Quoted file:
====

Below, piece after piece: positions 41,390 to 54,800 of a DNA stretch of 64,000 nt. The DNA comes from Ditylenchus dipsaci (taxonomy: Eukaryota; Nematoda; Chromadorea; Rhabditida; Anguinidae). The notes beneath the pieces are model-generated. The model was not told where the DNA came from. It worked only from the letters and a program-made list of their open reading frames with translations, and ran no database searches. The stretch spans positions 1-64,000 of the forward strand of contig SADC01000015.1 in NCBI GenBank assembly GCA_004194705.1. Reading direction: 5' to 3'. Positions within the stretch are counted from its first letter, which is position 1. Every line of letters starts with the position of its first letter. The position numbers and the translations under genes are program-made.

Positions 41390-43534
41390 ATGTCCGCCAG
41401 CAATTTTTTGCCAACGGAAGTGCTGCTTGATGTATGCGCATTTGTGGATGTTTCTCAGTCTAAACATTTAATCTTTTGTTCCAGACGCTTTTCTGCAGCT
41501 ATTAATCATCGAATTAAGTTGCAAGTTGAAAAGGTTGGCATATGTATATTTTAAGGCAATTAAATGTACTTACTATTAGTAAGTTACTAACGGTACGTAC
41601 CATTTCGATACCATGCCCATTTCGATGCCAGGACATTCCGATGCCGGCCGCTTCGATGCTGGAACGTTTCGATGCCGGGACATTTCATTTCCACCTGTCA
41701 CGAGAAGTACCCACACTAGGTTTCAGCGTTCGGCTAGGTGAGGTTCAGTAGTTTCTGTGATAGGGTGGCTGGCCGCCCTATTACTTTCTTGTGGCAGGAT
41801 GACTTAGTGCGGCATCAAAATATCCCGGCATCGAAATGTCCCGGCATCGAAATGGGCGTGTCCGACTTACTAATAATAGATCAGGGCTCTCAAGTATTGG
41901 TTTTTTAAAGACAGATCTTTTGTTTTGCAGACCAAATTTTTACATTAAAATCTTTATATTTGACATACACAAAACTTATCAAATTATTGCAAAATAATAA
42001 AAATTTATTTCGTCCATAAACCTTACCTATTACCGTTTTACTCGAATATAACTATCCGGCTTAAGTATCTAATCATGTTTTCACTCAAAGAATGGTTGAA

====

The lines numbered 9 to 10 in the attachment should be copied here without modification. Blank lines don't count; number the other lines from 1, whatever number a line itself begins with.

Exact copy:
41901 TTTTTTAAAGACAGATCTTTTGTTTTGCAGACCAAATTTTTACATTAAAATCTTTATATTTGACATACACAAAACTTATCAAATTATTGCAAAATAATAA
42001 AAATTTATTTCGTCCATAAACCTTACCTATTACCGTTTTACTCGAATATAACTATCCGGCTTAAGTATCTAATCATGTTTTCACTCAAAGAATGGTTGAA